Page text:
However there appears to be a competitor in Japanese Prime Minister Shinzo Abe
On a recent television programme, Shinzo Abe was asked about one of Japan’s most politically delicate topics: immigration. Given that the population is shrinking and fewer than 2 per cent of residents are foreign, was it time for the country to throw open its doors?This was because Abe got straight to reality:
The prime minister’s answer could hardly have been clearer – or more disheartening for advocates of a radical new embrace of outsiders.
“In countries that have accepted immigration, there has been a lot of friction, a lot of unhappiness both for the newcomers and the people who already lived there,” he told the audience, as he held up a white signboard marked with a red “x” to underscore his negative position on the issue.Japan stands by immigration controls despite shrinking population By Jonathan Soble Financial Times June 2, 2014
In recent years Japan has experienced low economic growth and the population is indeed starting to decline. But this is from a very high level of prosperity.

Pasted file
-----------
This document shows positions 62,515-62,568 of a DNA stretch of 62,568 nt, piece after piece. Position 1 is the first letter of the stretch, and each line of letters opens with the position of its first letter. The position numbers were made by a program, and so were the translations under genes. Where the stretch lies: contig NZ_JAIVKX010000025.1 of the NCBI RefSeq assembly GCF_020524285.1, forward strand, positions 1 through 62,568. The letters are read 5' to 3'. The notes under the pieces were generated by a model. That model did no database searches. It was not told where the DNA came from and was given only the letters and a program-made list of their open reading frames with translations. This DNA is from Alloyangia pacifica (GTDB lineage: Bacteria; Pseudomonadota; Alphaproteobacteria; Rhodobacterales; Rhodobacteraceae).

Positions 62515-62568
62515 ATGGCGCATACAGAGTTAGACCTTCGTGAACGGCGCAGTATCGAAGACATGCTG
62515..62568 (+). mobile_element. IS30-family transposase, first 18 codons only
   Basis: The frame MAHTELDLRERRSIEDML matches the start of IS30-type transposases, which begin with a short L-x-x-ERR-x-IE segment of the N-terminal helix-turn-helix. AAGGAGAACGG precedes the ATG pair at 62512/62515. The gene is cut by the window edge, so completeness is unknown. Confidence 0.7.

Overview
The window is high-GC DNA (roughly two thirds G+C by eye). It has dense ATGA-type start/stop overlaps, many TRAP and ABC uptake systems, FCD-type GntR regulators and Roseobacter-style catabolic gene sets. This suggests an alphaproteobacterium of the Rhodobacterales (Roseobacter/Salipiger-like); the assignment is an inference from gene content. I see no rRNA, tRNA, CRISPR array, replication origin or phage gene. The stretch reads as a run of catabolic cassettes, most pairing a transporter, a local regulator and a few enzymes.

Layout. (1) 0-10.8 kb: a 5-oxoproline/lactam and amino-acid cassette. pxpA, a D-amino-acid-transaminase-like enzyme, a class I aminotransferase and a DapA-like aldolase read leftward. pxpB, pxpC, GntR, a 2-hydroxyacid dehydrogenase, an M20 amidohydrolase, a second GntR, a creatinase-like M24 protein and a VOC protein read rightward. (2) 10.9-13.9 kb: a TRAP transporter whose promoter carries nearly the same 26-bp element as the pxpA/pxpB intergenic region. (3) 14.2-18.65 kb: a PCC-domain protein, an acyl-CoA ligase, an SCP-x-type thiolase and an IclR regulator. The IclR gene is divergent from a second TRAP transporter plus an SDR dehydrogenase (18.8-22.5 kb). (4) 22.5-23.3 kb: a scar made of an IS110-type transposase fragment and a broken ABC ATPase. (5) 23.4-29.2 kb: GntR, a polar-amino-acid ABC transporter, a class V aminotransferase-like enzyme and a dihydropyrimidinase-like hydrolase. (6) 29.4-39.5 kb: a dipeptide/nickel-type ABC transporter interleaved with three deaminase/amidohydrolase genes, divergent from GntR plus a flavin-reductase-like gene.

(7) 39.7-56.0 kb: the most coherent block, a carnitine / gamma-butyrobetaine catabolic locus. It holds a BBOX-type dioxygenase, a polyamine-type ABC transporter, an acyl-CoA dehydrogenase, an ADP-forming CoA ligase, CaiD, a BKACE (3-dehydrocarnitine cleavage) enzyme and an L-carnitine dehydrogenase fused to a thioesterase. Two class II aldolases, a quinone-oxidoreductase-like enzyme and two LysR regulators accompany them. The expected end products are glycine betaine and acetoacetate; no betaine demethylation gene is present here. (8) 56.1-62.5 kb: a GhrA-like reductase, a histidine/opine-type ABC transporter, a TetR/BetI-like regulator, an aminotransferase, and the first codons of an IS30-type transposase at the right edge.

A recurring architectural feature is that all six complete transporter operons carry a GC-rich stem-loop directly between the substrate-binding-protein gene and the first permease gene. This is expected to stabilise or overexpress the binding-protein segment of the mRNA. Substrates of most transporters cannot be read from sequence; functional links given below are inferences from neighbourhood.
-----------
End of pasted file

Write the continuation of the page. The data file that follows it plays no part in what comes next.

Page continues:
It appears that the Japanese understand what I call the Toilet Paper fallacy – increased population might mean better business for certain components of the economic mechanism but not necessarily for the population as a whole. Mainly it is simply redistributive.
Hence Abe touts immigration, but refugees get shunned By Jeff Kingston The Japan Times Jun 7, 2014
in 2013 the Justice Ministry slammed the door shut for refugees, approving only six asylum seekers’ applications for refugee status out of 3,260 cases — the lowest number in 15 years…Over to you, Ann Corcoran and Brenda Walker
Between 1982 and 2013, Japan has conferred refugee status on a total of 622 asylum seekers.
The Japanese simply have no interest in importing charity cases.
But there is a tremendous campaign to intimidate them. I strongly commend Federale In Japan: It Works—And It Could Work In The U.S. Too
The Japanese, like any other group, possess an employability curve, much like the Bell Curve. However… Japanese worker may be interchangeable, but he is not disposable. Most importantly, he is not simply replaced by immigrants.It is now over a week since this strategic statement on immigration policy by the head of a major Industrial Democracy was picked up by the U.K.'s Financial Times.
On the surface, Japan is a threat to no one—certainly not America. However, by seeking to care for her own people, rather than the Slave Power, Japan is dangerous.
Google News indicates not one American MSM outlet chose to report that the Japanese Prime Minister declared against immigration.
All the news that is fit to print?